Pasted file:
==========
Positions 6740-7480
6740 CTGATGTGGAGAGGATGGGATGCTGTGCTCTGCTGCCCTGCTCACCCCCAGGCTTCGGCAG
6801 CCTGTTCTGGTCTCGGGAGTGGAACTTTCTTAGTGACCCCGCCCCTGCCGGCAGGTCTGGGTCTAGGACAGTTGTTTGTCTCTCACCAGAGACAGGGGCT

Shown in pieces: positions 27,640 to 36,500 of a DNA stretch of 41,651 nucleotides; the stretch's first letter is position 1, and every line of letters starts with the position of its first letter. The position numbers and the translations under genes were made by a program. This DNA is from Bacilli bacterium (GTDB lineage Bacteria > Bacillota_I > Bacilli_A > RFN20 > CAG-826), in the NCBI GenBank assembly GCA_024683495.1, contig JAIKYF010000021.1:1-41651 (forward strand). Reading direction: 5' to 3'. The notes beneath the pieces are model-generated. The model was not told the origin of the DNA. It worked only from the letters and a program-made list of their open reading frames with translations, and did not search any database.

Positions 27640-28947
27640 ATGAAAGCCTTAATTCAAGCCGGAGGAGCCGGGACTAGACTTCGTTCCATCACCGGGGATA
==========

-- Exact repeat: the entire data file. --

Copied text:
Positions 6740-7480
6740 CTGATGTGGAGAGGATGGGATGCTGTGCTCTGCTGCCCTGCTCACCCCCAGGCTTCGGCAG
6801 CCTGTTCTGGTCTCGGGAGTGGAACTTTCTTAGTGACCCCGCCCCTGCCGGCAGGTCTGGGTCTAGGACAGTTGTTTGTCTCTCACCAGAGACAGGGGCT

Shown in pieces: positions 27,640 to 36,500 of a DNA stretch of 41,651 nucleotides; the stretch's first letter is position 1, and every line of letters starts with the position of its first letter. The position numbers and the translations under genes were made by a program. This DNA is from Bacilli bacterium (GTDB lineage Bacteria > Bacillota_I > Bacilli_A > RFN20 > CAG-826), in the NCBI GenBank assembly GCA_024683495.1, contig JAIKYF010000021.1:1-41651 (forward strand). Reading direction: 5' to 3'. The notes beneath the pieces are model-generated. The model was not told the origin of the DNA. It worked only from the letters and a program-made list of their open reading frames with translations, and did not search any database.

Positions 27640-28947
27640 ATGAAAGCCTTAATTCAAGCCGGAGGAGCCGGGACTAGACTTCGTTCCATCACCGGGGATA